Some of the benefits of capturing the classroom on video are obvious. Lecture capture is incredibly useful when students have to miss a class, such as if they get sick or have to go to a job interview. It’s also an amazing way to extend material beyond the walls of the classroom, enabling distance learning and supporting students with nontraditional schedules. But there are some added benefits you may not have thought of, as well. What are some of the hidden benefits of lecture capture?
Studying for Finals
Making it possible for students to rewatch lectures is an amazing study aid. It’s especially helpful when the material from the earlier part of the semester may have gotten buried in the later material. Many schools report a big spike in viewing during review periods.
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Most schools let students swap courses during the week or two of the semester. The problem is, if you go to course A for the first week and then decide to switch to course B, you’ve already missed one or two classes for course B. Lecture capture gives students a chance to switch without penalty. They can get caught up with their new class, so they don’t start off behind. It also means students make the swaps they need, instead of sticking with a bad initial choice because they’re afraid their grades will suffer.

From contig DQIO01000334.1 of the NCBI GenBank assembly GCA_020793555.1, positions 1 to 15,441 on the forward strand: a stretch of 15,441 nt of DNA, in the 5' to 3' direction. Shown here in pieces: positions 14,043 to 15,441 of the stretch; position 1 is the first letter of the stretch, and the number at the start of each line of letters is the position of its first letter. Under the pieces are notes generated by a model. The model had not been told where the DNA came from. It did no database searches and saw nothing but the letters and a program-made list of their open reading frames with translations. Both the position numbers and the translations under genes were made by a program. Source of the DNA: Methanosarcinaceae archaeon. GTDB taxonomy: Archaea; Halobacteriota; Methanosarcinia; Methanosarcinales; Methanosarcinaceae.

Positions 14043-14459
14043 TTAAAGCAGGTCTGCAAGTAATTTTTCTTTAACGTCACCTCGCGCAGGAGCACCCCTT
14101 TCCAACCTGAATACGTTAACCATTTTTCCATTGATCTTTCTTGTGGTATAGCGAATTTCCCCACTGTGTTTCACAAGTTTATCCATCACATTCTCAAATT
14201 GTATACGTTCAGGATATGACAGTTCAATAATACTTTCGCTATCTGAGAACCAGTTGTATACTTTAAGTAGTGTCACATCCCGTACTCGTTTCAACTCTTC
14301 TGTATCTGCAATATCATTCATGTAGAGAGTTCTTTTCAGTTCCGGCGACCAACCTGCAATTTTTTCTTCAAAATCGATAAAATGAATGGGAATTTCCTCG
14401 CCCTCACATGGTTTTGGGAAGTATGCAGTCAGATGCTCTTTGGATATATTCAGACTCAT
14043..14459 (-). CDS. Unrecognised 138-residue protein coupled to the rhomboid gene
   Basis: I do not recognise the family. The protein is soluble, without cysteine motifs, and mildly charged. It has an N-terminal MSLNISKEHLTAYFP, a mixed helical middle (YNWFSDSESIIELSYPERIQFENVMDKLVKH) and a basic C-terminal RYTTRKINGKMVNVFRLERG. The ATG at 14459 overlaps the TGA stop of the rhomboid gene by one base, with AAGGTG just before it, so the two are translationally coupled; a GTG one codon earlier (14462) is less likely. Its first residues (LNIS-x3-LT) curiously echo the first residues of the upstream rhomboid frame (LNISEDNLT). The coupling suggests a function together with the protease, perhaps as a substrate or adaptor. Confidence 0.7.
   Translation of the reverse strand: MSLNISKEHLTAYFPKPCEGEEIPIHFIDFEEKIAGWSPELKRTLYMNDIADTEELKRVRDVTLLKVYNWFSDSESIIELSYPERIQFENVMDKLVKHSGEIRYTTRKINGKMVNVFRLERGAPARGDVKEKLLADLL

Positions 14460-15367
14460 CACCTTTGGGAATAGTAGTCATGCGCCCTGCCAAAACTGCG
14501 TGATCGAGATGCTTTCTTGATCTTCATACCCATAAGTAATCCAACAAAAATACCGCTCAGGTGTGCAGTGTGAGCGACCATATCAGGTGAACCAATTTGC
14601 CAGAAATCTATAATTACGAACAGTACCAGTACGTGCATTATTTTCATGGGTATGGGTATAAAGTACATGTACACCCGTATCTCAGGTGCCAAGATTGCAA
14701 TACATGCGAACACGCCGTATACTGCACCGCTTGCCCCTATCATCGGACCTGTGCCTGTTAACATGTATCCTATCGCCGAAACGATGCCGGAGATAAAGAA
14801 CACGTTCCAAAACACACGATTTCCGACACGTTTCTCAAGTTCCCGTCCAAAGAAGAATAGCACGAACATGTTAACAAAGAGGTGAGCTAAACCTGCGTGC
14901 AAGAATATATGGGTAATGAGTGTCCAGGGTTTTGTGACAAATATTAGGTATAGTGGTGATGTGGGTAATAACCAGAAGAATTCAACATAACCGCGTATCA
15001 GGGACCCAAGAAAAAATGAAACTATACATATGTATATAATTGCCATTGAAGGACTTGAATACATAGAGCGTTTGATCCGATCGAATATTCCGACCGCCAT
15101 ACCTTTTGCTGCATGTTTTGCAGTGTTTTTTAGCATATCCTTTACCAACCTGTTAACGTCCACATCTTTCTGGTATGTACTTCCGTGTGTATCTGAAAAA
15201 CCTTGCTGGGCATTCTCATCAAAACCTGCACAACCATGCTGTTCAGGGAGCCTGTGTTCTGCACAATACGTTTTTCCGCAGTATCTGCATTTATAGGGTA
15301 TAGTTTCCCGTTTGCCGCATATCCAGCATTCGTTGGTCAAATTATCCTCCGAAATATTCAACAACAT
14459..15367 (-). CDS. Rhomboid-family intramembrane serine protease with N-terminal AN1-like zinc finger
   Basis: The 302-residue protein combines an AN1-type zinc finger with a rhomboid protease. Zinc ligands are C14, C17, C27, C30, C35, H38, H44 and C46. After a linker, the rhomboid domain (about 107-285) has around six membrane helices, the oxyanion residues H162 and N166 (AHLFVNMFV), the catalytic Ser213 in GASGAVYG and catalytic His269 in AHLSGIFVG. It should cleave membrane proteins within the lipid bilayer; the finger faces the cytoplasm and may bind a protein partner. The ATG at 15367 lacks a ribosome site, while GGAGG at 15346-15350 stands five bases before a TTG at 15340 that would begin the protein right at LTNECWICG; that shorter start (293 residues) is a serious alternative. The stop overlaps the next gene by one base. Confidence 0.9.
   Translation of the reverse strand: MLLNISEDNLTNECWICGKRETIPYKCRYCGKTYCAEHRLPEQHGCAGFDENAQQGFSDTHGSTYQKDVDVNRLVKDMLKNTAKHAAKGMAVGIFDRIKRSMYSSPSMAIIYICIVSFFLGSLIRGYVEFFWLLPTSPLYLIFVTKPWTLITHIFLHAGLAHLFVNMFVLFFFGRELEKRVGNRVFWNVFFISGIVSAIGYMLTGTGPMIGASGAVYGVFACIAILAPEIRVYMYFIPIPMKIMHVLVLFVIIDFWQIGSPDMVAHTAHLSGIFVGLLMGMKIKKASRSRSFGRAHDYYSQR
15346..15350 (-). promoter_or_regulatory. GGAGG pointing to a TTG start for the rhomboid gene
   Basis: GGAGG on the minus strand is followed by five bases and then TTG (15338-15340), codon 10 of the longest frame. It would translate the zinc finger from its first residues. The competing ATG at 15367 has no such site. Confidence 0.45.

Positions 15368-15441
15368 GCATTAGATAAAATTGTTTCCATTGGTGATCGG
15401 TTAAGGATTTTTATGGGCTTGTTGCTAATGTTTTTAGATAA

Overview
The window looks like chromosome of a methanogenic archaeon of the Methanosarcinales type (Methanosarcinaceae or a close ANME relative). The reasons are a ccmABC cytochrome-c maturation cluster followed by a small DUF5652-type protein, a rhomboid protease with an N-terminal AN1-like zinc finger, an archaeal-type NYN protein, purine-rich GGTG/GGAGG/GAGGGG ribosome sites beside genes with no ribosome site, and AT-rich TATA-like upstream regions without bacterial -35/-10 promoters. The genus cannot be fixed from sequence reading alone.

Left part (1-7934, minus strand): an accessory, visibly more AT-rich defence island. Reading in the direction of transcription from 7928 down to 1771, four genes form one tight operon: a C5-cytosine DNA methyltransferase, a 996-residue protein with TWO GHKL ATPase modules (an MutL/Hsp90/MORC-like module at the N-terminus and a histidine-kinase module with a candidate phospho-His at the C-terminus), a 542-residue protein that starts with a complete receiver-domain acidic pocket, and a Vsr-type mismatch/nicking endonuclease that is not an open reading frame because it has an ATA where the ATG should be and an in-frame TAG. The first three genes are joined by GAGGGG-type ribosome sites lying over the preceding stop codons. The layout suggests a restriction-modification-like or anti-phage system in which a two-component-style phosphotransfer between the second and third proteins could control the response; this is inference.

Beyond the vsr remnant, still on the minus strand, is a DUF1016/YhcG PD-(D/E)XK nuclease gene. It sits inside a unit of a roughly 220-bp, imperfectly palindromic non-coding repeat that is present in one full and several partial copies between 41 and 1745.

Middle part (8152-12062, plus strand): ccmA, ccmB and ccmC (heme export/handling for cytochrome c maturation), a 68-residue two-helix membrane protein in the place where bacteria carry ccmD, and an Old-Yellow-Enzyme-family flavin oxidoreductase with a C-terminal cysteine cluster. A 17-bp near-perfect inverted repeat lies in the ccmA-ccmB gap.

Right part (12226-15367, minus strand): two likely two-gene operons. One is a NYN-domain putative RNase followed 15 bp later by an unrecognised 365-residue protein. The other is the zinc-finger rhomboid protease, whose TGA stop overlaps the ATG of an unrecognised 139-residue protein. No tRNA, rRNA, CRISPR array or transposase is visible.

Rewatching for Comprehension
Some people need to hear information more than once for it to sink in. Others get new information that recontextualizes earlier material, and need to go back and get everything to fit. Rather than slowing down the class asking for repeats of covered material, lecture capture makes it easy for students to watch as many times as they need to. They can even watch the video at a slower pace if they want, changing to 0.75x or 0.5x playback speed. Less frustration for everyone!
Speeding Things Up
On the other hand, some students get frustrated with the slow pace of normal conversation. When they’re reviewing material, they want to do it at lightning speed. Med students, in particular, tend to watch lecture capture videos at 1.5x or 2x playback speed. Giving them control over how fast they can watch makes for more efficient study habits.
Controlling the speed of playback is only one way video can support different learning styles. It’s also possible to add captions and audio descriptions as a way to make material more accessible in a cost-effective way. Captions are great not just for people with hearing impairments, too. Many people report increased comprehension and retention when captions are added. The point is that video recordings dramatically increase the number of options that people have. When learners have more choices, they can more easily meet their learning needs. Lecture capture opens the door, making education more easily available to everyone.
What other hidden benefits of lecture capture will you discover?
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